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Batman: A Death in the Family

This post is part of the DCAU fortnight, a series of articles looking at the Warner Brothers animations featuring DC’s iconic selection of characters. Later on today, I’ll be taking a look at the animated movie Batman: Under the Red Hood, so I thought I might take a look at one of the stories which inspired it.

A Death in the Family holds something of a sacred spot in the line-up of classic Batman stories. It was the moment that Batman failed – and he failed monumentally. The image of Batman cradling a bloody and bruised Robin in his arms is almost iconic, recognisable to any pop culture aficionado. However, the story itself really isn’t anything too spectacular – it’s as if writer Jim Starlin was trying to combine the adventurous take on Batman from the seventies with the more grim-and-gritty crusader of the late eighties, with a frankly inexplicable desire to dabble in global politics. Frankly, despite the power of the rich imagery provided by Jim Aparo, the story is more than just a little bit weak, and certainly not strong enough to support the label of “classic” that is applied so frequently to the story.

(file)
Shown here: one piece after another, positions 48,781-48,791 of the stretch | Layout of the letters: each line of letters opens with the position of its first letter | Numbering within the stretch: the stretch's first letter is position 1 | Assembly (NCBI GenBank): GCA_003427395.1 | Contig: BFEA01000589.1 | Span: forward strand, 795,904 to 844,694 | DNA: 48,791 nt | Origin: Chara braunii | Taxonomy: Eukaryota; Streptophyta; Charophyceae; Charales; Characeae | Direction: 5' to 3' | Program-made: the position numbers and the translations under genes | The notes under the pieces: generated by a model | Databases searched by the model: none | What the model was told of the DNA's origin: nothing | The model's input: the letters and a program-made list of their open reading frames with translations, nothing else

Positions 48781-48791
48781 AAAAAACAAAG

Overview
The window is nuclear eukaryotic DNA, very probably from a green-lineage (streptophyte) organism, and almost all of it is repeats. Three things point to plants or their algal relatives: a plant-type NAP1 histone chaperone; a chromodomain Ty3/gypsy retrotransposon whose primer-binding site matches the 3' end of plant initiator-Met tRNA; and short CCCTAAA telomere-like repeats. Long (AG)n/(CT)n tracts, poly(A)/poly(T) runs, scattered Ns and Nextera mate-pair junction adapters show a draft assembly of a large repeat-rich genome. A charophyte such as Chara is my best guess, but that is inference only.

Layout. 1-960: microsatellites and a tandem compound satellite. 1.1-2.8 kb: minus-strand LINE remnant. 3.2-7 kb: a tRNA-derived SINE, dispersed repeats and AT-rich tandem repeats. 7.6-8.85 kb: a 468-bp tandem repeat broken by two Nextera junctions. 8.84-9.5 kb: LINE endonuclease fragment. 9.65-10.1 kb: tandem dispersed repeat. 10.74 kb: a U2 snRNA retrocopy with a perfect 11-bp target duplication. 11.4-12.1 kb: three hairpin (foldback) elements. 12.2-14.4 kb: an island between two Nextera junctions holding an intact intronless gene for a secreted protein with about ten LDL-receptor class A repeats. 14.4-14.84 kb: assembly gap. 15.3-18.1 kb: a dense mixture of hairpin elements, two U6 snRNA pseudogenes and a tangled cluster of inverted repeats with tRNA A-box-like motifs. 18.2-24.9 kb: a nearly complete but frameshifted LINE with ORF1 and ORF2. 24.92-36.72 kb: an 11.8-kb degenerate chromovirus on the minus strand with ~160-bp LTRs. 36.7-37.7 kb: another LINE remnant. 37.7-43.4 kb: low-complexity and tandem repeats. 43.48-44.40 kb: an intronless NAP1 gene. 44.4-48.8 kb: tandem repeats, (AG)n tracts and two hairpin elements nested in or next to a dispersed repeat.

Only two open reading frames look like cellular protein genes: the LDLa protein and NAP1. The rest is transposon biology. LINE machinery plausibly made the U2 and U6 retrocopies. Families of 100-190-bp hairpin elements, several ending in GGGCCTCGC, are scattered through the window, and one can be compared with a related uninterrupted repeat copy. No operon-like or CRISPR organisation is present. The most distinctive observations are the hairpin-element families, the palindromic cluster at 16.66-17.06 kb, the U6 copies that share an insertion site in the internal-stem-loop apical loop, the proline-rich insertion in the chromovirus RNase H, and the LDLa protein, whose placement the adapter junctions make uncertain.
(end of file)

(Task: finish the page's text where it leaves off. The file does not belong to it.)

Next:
Batman will be carrying this with him for quite some time...

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